The right bottoms for smart blazers
Smart tailored pants look good with both jackets.
I felt the ironic, fun look of the French blazer looked good with casual mid-wash blue jeans. I like the juxtapostion of formal and informal.
I think the British style would work really well with straight, neat, slightly wide trousers. Unfortunately I didn’t have any with me when I did this try-on. Best of all I would have liked to make a pant suit with the British jacket, using one fabric throughout. It would give that rather sixties-seventies swinging London vibe!
If you agree then perhaps look for blazers that are matched with wide pants from the same retailer.
The best shoes and boots for double-breasted blazers
So, this style of top is wide across the shoulder, square across the hip and slightly waisted.
To balance this I think you need to wear substantial footwear. By this I mean reasonably chunky sneakers -I’m wearing Air Nikes and thick-soled Lacoste leather sneakers. Or a full shoe such as my leather loafers with matching gold trim to echo the jacket buttons.
Knee high boots look great with a skirt and a tailored blazer. The silhouette gets cut at about half way down – long blazer over skirt with boots. I’ve picked out some classic knee-high boots in this post.
Otherwise any non-strappy shoe looks fine eg ankle boots. Because of the military style a stiff leather boot looks best with a well-defined blocked toe and a low heel. If you’re wearing high heels I’d tend to wear longer trousers so they are half-covered. Anything flimsy like strappy sandals can look out of place because of the heaviness of the jacket.
Remember my comments on this blog are always with older women, aged at least 50, in mind. If you’re young and/or slender, you can look good in most anything!
Do blazers look better open or closed?
Looking at the photos I took of my try-on I see that I mainly wear the French blazer open, thus more casually. And the British blazer fastened, thus more formally.
Frankly, I think both open and closed look good. And that adds versatility to a relatively expensive item.
Somehow the British jacket just seems more adapted to a smarter, structured look. It looks, to me, altogether more ‘sensible’. Whereas the French blazer with its captain’s buttons all the way up, looks more fun.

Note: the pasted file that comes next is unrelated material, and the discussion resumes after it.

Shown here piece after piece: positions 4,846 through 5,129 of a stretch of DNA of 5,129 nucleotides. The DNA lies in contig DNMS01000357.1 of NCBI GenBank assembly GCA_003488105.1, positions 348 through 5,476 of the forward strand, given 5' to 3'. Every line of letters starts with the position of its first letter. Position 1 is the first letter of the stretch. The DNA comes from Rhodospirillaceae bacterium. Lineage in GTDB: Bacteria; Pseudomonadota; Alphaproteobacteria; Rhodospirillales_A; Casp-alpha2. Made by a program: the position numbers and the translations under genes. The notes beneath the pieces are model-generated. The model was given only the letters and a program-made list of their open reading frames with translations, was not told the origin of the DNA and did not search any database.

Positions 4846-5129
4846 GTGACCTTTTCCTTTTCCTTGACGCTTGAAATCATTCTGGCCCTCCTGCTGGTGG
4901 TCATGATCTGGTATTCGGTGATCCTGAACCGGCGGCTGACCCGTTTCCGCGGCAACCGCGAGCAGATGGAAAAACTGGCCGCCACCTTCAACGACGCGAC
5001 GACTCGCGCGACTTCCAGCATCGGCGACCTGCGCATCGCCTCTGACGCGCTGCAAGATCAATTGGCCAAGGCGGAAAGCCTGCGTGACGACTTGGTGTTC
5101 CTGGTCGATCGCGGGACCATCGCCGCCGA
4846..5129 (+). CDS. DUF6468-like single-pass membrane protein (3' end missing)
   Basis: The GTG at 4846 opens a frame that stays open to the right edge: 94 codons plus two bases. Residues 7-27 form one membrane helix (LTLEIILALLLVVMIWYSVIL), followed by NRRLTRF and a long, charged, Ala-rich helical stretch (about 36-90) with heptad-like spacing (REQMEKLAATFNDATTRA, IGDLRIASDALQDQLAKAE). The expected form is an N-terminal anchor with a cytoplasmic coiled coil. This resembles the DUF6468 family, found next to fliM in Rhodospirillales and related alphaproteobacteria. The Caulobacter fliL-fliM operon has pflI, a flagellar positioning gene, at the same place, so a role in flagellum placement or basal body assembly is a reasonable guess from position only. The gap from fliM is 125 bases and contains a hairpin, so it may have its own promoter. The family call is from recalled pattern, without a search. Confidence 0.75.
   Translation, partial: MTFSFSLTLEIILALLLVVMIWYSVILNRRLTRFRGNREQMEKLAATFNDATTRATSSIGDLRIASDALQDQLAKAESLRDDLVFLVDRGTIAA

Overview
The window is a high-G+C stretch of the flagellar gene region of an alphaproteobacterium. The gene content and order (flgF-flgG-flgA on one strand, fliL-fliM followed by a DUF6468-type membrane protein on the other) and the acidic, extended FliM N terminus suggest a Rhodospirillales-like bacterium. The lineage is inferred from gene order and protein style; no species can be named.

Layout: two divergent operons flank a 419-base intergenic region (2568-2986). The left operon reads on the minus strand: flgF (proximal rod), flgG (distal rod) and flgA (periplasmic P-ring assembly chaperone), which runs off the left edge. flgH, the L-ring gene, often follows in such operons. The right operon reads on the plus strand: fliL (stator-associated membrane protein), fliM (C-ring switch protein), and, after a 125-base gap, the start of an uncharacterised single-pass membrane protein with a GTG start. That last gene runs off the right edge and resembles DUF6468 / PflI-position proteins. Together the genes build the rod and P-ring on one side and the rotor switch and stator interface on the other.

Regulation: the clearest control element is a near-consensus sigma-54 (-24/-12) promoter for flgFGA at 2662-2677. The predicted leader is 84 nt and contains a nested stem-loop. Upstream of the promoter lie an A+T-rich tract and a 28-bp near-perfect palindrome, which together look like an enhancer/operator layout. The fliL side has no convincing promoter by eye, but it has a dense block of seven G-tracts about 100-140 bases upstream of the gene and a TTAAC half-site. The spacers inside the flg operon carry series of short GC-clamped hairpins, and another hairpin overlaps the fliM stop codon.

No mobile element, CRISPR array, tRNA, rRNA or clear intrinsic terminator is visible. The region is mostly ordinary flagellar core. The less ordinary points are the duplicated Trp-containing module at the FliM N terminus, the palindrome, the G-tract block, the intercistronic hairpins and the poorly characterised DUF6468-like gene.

But I certainly made an error when I purchased the French blazer. It looked so huge when I first tried it on that I returned it for a smaller size. I never imagined fastening it so it didn’t need to stretch easily across my waist or hips.
But when I did this try-on I wanted you to see how both blazers looked open and fastened.
So the British blazer – which by the way is more expensive and very much more beautifully finished in a lovely wool-blend cloth – looks fine fastened. And the side and rear views look fine too.
But the French smaller blazer, in a less expensive synthetic material, looks pretty bad from the rear. It doesn’t hang, it clings. And as I have fat on my back this gives the look of having a woolly sweater underneath!
Vent or no vent, that is the question!
The French blazer does not have a rear vent – this might be French military style or simply to restrict the price. The British blazer has a vent – which I always associate with military style.
The vent definitely allows the back to hang better. And it gives ease of movement too. But don’t expect a vent to make you look good in a smaller size. It should lie flat when you are standing straight up. Open gently as you walk or bend. A vent that is stretched open when you are standing up just draws attention to your hips. Better to go up a size.
The British blazer is from marksandspencer.com in their Jaeger range. You can see it here.
The French blazer is from LaRedoute. You can see it here.
Note: If you click and buy on one of the above links to the blazers I likely receive a small commission at no cost to you. Thanks you for your support!
This post is part of a set of articles about French style and chic. Other posts in this series are: